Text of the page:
Delegates would do that

probably probably

elect Biden on the first ballot. Biden should reject it. Delegates would vote for a replacement on a second ballot, and so on until a nominee was chosen.

If Biden announced his plans in advance, replacement candidates would have some time to campaign. If he decides to decline the nomination at the convention, things would get even messier.

“All the people who are delegates now are free to vote for whoever they think is the right candidate,” Noel said of that scenario.

The process could be similar to the 1968 Democratic National Convention, also held in Chicago. Months before the convention, then president

Lyndon B.

Johnson announced he would not seek re-election and candidate Robert Kennedy was assassinated after winning the Democratic primaries in California.

Amid protests, violence, and attempts to nominate a real pig, delegates chose Hubert Humphrey, Johnson’s vice president, as the Democratic nominee.

If Biden withdraws after the convention, it could set up an even more uncertain and unprecedented process.

3) Newsom is also staying with Team Biden

“A trillion percent,” said Sean Clegg,


Newsom’s senior political adviser. “If President Biden asks this man to do something, he will do it and give everything he has to support the ticket.”

Clegg said Newsom’s camp is not discussing the possibility of replacing Biden because it is not happening.

That may seem hard to believe from a governor who appears to be relishing the national spotlight, actively trying to raise his profile among voters across the country and successfully pushing his Republican rival, the governor of Florida, to raise his profile. Ron DeSantis, to debate him on Fox News late last year.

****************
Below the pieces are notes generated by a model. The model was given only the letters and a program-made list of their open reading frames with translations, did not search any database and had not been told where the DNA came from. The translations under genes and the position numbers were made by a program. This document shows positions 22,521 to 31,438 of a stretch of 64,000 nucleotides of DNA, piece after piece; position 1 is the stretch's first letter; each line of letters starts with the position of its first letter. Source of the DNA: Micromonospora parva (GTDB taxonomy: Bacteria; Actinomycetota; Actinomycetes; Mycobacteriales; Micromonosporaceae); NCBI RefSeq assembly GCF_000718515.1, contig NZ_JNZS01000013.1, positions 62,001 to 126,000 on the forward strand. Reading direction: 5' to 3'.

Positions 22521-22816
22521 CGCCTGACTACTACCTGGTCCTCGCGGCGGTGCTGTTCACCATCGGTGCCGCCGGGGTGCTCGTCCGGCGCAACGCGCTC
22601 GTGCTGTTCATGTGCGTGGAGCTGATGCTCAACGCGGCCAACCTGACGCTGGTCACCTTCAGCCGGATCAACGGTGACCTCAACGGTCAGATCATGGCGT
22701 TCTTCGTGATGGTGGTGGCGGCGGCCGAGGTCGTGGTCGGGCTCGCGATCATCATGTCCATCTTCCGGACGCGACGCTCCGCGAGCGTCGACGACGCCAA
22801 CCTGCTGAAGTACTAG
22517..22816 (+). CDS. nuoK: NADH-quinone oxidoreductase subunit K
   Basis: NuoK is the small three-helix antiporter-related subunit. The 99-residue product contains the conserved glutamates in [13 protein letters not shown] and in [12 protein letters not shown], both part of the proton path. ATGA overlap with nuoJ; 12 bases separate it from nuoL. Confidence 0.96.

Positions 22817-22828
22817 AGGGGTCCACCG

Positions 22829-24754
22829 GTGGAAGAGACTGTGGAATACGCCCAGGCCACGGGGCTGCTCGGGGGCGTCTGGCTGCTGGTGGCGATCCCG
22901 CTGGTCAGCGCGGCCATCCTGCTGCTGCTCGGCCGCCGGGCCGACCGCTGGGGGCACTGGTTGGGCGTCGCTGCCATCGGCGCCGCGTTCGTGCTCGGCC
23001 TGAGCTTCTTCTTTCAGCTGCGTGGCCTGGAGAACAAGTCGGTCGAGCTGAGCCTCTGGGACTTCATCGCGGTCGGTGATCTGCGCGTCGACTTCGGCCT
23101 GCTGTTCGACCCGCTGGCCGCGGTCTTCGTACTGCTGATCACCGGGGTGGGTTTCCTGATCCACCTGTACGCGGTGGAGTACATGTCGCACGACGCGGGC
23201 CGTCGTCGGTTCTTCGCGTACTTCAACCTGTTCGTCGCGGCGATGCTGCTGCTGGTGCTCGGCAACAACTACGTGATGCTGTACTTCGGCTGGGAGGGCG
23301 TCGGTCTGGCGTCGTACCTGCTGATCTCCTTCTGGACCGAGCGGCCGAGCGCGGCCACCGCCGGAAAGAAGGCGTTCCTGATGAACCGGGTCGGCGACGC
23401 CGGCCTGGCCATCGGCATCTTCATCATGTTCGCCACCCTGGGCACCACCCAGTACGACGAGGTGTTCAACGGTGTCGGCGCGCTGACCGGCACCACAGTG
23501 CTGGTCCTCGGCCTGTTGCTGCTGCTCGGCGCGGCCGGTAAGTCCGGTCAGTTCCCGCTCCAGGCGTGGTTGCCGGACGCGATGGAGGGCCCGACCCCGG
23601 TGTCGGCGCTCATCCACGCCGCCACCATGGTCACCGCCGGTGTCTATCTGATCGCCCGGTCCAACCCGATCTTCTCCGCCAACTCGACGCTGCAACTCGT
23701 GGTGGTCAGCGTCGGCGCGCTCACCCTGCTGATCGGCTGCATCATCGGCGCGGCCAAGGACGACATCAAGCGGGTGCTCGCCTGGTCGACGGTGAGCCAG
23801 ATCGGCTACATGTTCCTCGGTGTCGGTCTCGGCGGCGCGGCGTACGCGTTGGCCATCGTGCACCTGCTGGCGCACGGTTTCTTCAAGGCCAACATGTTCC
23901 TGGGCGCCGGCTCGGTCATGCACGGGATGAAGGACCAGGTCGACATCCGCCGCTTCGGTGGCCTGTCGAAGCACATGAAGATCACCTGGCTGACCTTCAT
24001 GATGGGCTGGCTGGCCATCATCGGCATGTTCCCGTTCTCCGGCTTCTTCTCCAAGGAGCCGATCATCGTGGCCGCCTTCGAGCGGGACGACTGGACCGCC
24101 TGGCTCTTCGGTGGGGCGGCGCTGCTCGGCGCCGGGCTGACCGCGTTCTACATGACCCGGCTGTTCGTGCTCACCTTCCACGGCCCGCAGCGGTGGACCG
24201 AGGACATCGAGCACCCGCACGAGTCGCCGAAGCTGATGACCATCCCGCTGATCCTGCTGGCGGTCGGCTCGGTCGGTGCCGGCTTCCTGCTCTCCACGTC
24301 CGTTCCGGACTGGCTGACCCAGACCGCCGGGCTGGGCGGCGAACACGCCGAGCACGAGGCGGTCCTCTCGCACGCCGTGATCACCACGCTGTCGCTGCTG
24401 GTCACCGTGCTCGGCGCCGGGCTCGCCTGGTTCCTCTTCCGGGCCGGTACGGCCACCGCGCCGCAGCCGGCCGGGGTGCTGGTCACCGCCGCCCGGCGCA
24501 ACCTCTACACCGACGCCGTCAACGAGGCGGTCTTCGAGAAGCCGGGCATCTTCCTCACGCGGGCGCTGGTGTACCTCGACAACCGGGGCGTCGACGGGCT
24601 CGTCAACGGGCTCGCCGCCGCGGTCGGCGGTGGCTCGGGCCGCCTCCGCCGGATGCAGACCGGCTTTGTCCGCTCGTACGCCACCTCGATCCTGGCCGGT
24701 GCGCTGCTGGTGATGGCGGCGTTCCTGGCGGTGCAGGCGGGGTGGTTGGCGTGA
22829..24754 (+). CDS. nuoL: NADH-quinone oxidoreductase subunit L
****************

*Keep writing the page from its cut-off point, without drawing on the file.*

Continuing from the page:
At an Asia-Pacific economic cooperation summit in San Francisco in November, Biden praised Newsom’s performance as governor and, perhaps unintentionally, fueled speculation.

“Basically, he can be anything he wants,” Biden joked. “He could have the job I’m looking for.

Newsom, who has repeatedly denied having presidential ambitions, has been careful to answer questions about his candidacy with praise for Biden.

“I will go to the end of the world for this man,” Newsom said in an MSNBC interview.

4) What about the incumbent vice president?

Among Democratic politicians, Miller mentioned Harris, the governor of Michigan. Gretchen Whitmer, Governor of Illinois. JB Pritzker and Newsom as people she would expect to try out for the job if Biden developed a serious health problem.

Of the four names I mentioned, I would put Newsom last, she said.

Harris, she said, is best positioned for the job as Biden’s vice president. Whitmer and Pritzker would have a chance to win swing states.

However, Harris has her own problems. Only 40% of voters view her favorably, compared to 55% who think negatively, according to the Los Angeles Times poll tracker. That’s about the same as Biden’s polling average.

Her first campaign for president in 2020 came to a close before the primaries and she has been relentlessly targeted by conservatives, who have tried to portray her as a dangerous heir apparent if Biden drops out or falters during a second term.

5) Newsom symbolizes liberalism in California

A recent Los Angeles Times-Leger poll found that 50% of American adults, including 30% of Democrats, think the state is too liberal. The poll found sharp differences between how Californians and people outside the state view issues like climate and race


sex. Nearly half of Californians say abortion should be legal in all cases, compared to a quarter of adults nationwide.

The same poll showed that Newsom was viewed favorably by approximately people

a third

of Americans, negatively by another


and unknown to everyone. These numbers are significant in a highly polarized environment. But any Democrat who were nominated would have to withstand another onslaught of criticism.

“If you give the choice between Joe Biden and some mythically perfect Democrat, the mythically perfect Democrat wins,” said an aide with ties to the DNC. “But there is no real Democrat that voters can agree on as an alternative.